Probably old news for people that follow the Gods around, but Bill Gates and Steve Jobs did a joint interview at the D Conference, and were surprisingly social in describing their beginnings, team work, careers and occasional elbow brushes. You can view the video and transcript at http://d5.allthingsd.com/20070530/d5-gates-jobs-interview/
Interesting is how they both describe “approaching the same opportunity so differently”, referring to building Apple and Microsoft in such uniquely different ways, each in a n extremely micromanaged fashion.
Bill Gates: “I’d give a lot to have Steve’s taste-in terms of intuitive taste, both for people and products. We sat in Mac product reviews where there were questions about software choices, how things would be done, that I viewed as an engineering question — that’s just how my mind works. And I’d see Steve make the decision based on a sense of people and product that is even hard for me to explain. ” And here is the kicker: “The way he does things is just different, and I think it’s magical”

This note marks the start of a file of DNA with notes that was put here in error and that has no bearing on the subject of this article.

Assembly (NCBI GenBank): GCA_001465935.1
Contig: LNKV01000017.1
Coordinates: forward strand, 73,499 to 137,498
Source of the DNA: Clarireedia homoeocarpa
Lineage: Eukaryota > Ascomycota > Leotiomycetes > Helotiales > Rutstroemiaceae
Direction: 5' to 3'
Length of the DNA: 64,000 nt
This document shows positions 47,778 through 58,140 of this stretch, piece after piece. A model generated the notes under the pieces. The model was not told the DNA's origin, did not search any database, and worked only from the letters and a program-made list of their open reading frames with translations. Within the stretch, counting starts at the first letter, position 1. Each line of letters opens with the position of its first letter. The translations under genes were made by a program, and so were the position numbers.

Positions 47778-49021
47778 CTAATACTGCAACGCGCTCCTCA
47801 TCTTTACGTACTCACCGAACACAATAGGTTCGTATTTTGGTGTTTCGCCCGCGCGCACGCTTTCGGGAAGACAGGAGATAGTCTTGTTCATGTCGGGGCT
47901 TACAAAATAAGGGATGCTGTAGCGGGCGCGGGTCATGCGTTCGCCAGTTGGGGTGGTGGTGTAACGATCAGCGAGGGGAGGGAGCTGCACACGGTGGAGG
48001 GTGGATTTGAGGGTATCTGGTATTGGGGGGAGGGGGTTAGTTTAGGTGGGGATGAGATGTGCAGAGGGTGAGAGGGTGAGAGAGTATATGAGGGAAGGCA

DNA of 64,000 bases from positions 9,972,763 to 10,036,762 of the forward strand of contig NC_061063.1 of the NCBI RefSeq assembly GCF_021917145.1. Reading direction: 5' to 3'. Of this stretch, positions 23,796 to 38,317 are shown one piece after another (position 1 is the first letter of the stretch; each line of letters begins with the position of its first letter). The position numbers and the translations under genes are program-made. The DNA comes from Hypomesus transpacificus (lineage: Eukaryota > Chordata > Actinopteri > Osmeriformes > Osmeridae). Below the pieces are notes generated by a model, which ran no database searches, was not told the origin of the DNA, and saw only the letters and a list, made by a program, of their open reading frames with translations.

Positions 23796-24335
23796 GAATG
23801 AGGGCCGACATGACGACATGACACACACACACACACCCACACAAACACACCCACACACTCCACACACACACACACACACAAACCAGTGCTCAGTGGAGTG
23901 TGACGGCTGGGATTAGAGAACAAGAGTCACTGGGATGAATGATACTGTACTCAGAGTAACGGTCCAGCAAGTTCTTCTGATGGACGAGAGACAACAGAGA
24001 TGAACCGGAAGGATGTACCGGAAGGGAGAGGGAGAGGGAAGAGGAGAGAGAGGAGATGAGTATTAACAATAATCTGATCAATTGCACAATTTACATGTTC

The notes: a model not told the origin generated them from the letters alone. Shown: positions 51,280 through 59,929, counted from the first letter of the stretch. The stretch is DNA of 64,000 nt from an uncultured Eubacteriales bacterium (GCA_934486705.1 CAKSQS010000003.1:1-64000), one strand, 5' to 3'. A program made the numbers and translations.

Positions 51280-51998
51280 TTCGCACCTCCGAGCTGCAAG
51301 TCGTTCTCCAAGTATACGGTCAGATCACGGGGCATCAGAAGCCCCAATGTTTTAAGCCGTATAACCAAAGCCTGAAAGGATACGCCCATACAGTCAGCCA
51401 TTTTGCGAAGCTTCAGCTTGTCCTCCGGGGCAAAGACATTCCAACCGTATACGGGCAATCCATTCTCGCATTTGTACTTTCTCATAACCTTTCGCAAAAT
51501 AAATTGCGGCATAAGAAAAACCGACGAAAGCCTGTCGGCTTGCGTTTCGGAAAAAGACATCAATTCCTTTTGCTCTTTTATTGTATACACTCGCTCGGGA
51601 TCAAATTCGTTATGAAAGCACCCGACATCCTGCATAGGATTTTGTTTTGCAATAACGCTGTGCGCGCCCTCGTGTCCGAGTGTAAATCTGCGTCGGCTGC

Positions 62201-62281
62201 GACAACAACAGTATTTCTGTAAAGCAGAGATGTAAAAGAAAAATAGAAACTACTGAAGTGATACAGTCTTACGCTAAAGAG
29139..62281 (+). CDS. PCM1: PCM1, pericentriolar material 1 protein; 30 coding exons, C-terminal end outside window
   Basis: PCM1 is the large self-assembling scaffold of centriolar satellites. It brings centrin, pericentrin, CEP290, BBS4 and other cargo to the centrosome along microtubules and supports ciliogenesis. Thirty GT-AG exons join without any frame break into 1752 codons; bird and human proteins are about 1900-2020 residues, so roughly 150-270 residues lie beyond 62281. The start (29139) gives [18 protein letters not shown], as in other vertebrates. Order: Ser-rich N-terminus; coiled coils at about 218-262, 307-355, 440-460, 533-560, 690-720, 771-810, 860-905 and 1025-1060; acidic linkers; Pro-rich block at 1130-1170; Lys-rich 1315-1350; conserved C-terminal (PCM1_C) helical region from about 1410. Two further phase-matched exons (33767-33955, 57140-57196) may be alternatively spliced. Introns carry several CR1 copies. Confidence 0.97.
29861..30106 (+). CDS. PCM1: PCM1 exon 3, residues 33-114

Steve Jobs: “Because (Steve) Woz and I started the company based on doing the whole banana, we weren’t so good at partnering with people. And, you know, actually, the funny thing is, Microsoft’s one of the few compaines we were able to partner with that actually worked for both companies. And we weren’t so good at that, where Bill and Microsoft were really good at it because they didn’t make the whole thing in the early days, and the learned how to partner with people really well …. Apple learned that … a few decades later.”
It’s amazing how much of each of these guy’s brains and personalities shine through in their respective companies 25 years later. That is an inhuman amount effort and work that they’ve accomplished.
Even more important though is Jobs’ admission that trying to build the “whole banana” isn’t the fastest road to paradise. That is indeed (albeit on a microscale compared to them) a question we’re constantly battling to answer – where do we tie off our service boundaries and concentrate purely on doing a few things really well as opposed to many things kind of well. But after 20 years, would you say Microsoft has really swallowed it’s own pill?